Let's head down to the Florida Panhandle. Being in the South, of course the area is riddled with military facilities. You can find Tyndall Air Force Base in Panama City...or rather, what's left of it.
Tyndall is home to many of our latest and greatest fighter jets...not the least of which is the F-22 Raptor. As it turns out, many of those Raptors were unable to flee the oncoming storm. It's a maintenance base, and some of those planes were simply unable to fly away. The Air Force is still "assessing the damage", but it's likely many of those airframes were damaged beyond repair.
The U.S. Air Force is not ready to say just how many F-22 Raptors left behind at Tyndall Air Force Base sit damaged or crippled following Hurricane Michael's catastrophic incursion on the Florida installation.
A service spokeswoman told Military.com on Monday that officials are still assessing the damage and cannot comment on the issue until the evaluation is complete.
Air Force Secretary Heather A. Wilson, Chief of Staff Gen. David Goldfein and Chief Master Sergeant of the Air Force Kaleth O. Wright were briefed by base officials as they toured Tyndall facilities on Sunday. The leaders concurred there was severe damage, but were hopeful that air operations on base may one day resume.
"Our maintenance professionals will do a detailed assessment of the F-22 Raptors and other aircraft before we can say with certainty that damaged aircraft can be repaired and sent back into the skies," the service leaders said in a joint statement. "However, damage was less than we feared and preliminary indications are promising."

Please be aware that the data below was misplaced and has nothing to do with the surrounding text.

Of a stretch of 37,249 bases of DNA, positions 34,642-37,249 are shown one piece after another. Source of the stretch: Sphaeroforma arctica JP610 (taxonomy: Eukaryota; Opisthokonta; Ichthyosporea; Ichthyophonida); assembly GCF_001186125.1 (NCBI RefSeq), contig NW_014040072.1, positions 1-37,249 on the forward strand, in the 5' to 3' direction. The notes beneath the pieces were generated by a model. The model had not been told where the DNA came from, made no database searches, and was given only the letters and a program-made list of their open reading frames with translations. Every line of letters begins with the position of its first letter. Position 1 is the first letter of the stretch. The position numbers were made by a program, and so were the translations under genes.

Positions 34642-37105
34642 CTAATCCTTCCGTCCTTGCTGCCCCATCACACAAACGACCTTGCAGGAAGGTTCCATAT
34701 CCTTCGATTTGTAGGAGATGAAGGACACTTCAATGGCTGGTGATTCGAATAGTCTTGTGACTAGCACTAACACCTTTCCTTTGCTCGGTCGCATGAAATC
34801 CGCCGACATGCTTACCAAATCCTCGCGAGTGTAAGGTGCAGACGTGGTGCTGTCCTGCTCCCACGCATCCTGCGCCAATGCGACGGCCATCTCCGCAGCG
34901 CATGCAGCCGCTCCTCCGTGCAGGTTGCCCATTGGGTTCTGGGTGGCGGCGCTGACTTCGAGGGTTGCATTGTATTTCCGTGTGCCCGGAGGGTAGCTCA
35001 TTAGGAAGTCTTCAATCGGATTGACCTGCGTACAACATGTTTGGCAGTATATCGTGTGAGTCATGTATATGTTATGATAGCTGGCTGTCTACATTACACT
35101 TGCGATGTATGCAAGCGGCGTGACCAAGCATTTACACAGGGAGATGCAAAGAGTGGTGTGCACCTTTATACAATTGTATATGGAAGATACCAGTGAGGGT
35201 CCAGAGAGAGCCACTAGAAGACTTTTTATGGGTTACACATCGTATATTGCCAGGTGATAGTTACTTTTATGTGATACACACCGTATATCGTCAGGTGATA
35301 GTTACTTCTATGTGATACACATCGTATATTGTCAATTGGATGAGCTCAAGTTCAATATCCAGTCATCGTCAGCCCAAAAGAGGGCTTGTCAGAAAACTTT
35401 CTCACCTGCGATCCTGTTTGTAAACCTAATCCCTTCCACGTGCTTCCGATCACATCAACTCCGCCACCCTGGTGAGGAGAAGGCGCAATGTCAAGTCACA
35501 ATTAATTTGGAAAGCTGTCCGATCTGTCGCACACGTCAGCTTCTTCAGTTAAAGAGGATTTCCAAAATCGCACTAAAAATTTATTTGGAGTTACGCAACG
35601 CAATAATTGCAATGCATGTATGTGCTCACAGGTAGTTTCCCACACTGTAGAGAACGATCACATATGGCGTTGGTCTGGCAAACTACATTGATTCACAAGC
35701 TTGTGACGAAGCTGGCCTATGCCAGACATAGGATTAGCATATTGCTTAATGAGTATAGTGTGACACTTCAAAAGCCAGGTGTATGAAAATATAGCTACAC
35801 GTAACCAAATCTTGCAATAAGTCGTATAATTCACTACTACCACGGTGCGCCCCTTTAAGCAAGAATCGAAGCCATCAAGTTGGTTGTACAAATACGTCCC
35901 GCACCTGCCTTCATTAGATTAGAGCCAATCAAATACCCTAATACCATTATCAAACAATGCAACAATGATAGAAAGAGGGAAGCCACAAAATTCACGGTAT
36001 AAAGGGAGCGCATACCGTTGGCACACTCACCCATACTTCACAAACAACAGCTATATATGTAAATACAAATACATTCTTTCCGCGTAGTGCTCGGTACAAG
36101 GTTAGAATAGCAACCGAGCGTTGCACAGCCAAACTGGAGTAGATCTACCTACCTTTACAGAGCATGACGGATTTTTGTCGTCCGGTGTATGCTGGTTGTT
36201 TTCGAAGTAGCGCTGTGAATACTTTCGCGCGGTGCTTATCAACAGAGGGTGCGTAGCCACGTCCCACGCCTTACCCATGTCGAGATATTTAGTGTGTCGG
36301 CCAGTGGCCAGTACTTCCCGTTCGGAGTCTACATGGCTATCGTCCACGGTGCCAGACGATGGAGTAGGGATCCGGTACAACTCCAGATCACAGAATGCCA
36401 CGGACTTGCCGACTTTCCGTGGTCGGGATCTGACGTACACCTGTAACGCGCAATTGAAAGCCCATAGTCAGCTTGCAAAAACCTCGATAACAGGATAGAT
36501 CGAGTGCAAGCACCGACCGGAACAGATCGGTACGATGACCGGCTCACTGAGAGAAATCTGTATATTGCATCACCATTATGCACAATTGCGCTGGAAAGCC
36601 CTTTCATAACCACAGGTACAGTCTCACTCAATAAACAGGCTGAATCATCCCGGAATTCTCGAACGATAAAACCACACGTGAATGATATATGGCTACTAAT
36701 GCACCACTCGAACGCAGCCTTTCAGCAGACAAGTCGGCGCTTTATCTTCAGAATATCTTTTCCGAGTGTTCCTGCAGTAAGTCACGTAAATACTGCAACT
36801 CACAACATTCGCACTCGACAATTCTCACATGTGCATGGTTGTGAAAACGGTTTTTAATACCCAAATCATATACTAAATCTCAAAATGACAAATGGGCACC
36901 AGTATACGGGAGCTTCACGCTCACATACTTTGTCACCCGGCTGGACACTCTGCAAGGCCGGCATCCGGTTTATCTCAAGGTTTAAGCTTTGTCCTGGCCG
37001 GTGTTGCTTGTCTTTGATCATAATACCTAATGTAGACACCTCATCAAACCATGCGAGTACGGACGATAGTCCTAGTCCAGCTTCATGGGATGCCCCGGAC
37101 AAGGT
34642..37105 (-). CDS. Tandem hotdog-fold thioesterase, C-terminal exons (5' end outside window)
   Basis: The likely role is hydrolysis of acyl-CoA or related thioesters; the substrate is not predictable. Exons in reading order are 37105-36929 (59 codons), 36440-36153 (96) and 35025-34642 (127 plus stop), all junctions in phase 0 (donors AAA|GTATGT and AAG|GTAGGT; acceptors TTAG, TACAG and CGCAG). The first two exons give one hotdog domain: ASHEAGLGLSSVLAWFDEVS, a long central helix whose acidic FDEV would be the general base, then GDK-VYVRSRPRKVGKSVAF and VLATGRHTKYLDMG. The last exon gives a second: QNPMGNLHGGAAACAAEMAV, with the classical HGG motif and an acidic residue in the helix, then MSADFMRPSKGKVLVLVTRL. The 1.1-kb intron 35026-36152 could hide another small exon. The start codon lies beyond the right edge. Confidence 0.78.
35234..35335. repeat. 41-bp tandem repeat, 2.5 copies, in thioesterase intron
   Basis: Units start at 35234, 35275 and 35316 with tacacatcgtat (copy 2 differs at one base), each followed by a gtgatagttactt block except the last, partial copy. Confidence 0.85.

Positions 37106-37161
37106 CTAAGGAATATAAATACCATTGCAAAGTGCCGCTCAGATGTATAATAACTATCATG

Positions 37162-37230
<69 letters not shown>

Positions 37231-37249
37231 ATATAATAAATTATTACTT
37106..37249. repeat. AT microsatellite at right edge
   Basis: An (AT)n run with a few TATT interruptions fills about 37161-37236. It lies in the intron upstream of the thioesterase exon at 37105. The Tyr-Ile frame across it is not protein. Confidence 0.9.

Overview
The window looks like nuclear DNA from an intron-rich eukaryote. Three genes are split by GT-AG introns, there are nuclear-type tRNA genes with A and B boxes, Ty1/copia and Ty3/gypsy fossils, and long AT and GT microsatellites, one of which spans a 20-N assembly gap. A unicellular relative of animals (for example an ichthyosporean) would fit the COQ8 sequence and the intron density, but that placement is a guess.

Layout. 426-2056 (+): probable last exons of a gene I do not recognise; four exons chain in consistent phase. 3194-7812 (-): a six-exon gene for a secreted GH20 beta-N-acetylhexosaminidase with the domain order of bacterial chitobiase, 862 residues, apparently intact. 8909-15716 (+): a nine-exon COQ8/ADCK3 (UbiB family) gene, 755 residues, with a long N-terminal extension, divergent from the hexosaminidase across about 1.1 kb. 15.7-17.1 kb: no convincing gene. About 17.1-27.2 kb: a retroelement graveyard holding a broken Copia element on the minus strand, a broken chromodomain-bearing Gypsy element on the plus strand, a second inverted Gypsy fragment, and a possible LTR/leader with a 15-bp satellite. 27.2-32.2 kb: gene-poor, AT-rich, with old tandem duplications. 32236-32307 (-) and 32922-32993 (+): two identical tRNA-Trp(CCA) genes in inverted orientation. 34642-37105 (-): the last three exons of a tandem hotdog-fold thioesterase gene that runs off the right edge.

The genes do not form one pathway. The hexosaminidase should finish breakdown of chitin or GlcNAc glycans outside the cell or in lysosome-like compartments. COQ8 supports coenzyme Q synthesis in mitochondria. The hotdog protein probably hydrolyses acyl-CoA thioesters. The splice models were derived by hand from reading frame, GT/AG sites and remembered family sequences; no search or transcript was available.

Officials have yet to describe what kind of maintenance was taking place on the stealth jets that led officials to leave them at Tyndall instead of moving them to Wright-Patterson Air Force Base, Ohio, where the other F-22s from the 325th Fighter Wing were evacuated to last week.
It is rumored that anywhere from seven to 17 aircraft may have been damaged by the Category 4 storm. Photos of F-22s left behind in shredded hangars that have surfaced on social media have some in the aviation community theorizing that a significant chunk of the F-22 fleet -- roughly 10 percent -- may be left stagnant for good.
The Air Force has not confirmed any of these numbers.
The F-22 is not cheap; individual unit cost was about $339m per aircraft. So do the math; hurricane Michael may have destroyed up to $5.3b of aircraft alone.
It's not the first time this has happened - a lifetime ago now, Hurricane Andrew devastated South Florida and destroyed Homestead Air Force Base. A year before that, Mt. Pinatubo erupted in the Philippines and wiped out Clark Air Base. Tyndall remains in tatters, and it's unknown at this time if it will re-open or not, although Senator Bill Nelson (D-FL) vows it will remain in operation. Only time will tell.